"Then we looked at local access to 200 acres to expand this park into," Quinn said, pointing out that also eliminated some other sites that had been under consideration. And, he added, CoreTech officials were looking for a site that was east of the Nashville International Airport where traffic flow is much easier as compared to the west of Nashville.
"All those factors came into play," he said, adding the decision was made easier, also by "the cooperation from Mayor Don Fox and his staff, G.C. Hixson (executive director of the Joint Economic & Community Development Board of Wilson County) and Sue Siens (Lebanon city liaison). It was a combination of those factors."
He noted that the city, county and state "have welcomed us with open arms, and we already feel at home here. This will be a great partnership. This community offers an excellent location, great schools and a quality workforce. We will be bringing several hundred white collar jobs with our company, and potentially thousands more as CoreTech Park develops in the future."
Scott Brett, chief executive officer, said, "We believe we have found the best location for the future success of our company, and the other technology firms that will be joining us in CoreTech Park."
"We’ve been working with them for a year-and-a-half," Siens said on Thursday, noting company officials looked also at surrounding counties in which to locate the business park.
CoreTech is not seeking anything out of the ordinary in terms of incentives, but is seeking the standard ones already in place for businesses locating to a new site.
In addition to local and state incentives, Quinn said infrastructure development assistance is being sought through the city and the Tennessee Department of Transportation.
Some rezoning will be needed for the site, as well. Siens said CoreTech is to be on the agenda at the Lebanon Planning Commission’s Oct. 28 meeting.
Quinn said CoreTech is also hoping to work closely with Cumberland University and its new engineering degree program.
"We’re very pro-education," he said, emphasizing the need for science and engineering majors in entering the green technology field.
Company officials, Quinn said, want CoreTech Park "to be the green technology think-tank for the world."
The park will draw other green technology companies which will need employees with science and engineering backgrounds.
Quinn said CoreTech and other companies want to become involved with junior high and high schools, junior colleges and colleges in the area.
News like that makes Harvill Eaton’s day. He is the president of Cumberland University, and he and Quinn have been working together for more than a year on their common goals.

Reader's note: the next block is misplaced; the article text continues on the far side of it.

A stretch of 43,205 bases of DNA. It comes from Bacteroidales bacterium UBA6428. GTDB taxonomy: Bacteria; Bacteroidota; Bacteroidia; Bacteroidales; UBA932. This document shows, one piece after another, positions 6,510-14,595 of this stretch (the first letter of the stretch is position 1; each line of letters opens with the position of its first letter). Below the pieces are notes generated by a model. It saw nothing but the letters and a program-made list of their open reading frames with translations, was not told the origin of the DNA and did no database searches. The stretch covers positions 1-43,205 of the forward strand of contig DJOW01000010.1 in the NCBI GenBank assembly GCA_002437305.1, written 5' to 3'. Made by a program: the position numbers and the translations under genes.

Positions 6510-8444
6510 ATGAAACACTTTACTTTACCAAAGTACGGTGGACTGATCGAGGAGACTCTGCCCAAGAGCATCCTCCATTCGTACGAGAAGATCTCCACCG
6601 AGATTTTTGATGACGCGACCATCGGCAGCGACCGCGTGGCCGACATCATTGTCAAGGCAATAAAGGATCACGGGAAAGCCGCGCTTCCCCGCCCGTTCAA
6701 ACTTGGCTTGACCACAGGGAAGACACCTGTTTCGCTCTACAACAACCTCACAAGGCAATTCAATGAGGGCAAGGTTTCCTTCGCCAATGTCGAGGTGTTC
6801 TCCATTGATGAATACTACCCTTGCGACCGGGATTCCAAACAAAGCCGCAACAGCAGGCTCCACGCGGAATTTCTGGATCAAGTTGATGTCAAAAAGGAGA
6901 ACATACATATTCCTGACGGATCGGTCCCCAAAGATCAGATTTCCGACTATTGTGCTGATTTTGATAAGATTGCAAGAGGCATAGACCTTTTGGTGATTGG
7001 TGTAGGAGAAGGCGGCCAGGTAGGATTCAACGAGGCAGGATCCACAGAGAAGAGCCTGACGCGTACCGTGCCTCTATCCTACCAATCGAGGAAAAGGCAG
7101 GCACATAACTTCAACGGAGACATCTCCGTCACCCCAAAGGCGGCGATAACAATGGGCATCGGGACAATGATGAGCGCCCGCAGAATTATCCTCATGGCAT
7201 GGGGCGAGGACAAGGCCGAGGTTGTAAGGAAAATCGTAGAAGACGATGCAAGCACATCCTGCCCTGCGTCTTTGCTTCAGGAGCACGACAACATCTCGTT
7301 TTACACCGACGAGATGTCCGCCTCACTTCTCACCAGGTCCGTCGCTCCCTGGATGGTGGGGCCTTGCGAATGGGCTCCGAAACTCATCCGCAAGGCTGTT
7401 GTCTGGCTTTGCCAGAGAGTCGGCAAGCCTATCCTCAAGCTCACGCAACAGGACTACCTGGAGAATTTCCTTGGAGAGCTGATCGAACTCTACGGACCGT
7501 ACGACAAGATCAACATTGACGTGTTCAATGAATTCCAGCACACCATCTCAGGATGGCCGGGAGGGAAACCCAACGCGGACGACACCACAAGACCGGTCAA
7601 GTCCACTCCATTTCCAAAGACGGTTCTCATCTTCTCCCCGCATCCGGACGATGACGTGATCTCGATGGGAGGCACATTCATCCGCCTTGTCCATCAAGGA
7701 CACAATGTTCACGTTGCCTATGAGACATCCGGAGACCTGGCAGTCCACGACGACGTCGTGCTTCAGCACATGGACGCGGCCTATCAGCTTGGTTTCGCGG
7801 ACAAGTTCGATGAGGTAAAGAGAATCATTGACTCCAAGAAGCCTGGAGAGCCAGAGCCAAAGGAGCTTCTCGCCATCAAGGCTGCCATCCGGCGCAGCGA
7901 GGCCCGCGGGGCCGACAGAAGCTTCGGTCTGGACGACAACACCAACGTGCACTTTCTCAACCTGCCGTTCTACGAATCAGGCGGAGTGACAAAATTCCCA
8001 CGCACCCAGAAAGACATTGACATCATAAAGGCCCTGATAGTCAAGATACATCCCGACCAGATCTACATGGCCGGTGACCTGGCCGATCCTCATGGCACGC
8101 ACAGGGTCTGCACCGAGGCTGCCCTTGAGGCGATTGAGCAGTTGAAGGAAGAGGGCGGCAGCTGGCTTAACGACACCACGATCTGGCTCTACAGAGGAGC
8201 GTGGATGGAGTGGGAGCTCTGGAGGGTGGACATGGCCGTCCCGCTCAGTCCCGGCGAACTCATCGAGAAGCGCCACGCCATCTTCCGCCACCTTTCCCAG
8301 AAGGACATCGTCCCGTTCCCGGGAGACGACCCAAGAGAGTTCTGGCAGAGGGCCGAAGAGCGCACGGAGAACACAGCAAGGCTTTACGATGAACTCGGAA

"It’s exciting," Eaton said. "That kind of action is vital to the continuing growth of the county and city. This is one of those precipitating events," he said, "in terms of economic development. I’m pleased to be part of the welcoming team and working with them"
Eaton said he met Quinn as Cumberland officials were planning on introducing the engineering degree program. He noted that his conversations with Quinn "made me feel confident" with Cumberland’s plans.
In addition, he said, CoreTech and other such firms can also draw from Cumberland’s Labry School of Business and Economics.
Eaton said he hoped that the companies will not only hire Cumberland graduates but will also use the University for training purposes and degree advancement for employees.
"We are thrilled that Lebanon will be home to the nation’s first Green Technology Business Park," said Mayor Don Fox. "CoreTech will put Lebanon on the map as a worldwide destination for innovation and technology, research and development. We will have top-paying, white collar jobs, and that is something we have been actively recruiting for many years. This development offers tremendous opportunities for our children to have careers in the latest technologies."
Although cellular concrete is made by other firms as well, CoreTech’s chemistry has created a type that is lightweight concrete with a Portland cement base that contains small air bubbles uniformly distributed throughout the concrete. Wall panels made of cellular concrete can be used in the construction of homes or commercial buildings at a better price than conventional construction.
The cellular concrete will not rot, mildew, be eaten by termites or burn. It will not crack, either, making the product good to be used in earthquake-prone areas.
It does not have problems with freezing or thawing and can be used in the construction of roads as well.
CoreTech is also looking into other technologies that will allow old tires and household wastes to be recycled into new products and also looking into products that will absorb oil from water when an oil spill occurs, thereby allowing for environmental clean-up and reclaiming the oil itself.
CoreTech Park will be located south of I-40 on Franklin Road, approximately one-half mile to the west of the South Hartmann Drive exit.
The first phase will include development of about 50 acres and the construction of several buildings, Quinn said. It will be visible from I-40.
Siens said the initial investment in the business park is $50-$60 million.
Quinn is a native of Stewart County. He went to school in Clarksville and worked with NASA and the U.S. Department of Defense.
"I’m proud to be back in Tennessee," he said, adding that while the fact that he is a native of the state did not have anything directly to do with CoreTech locating here, "it sure did make me happy."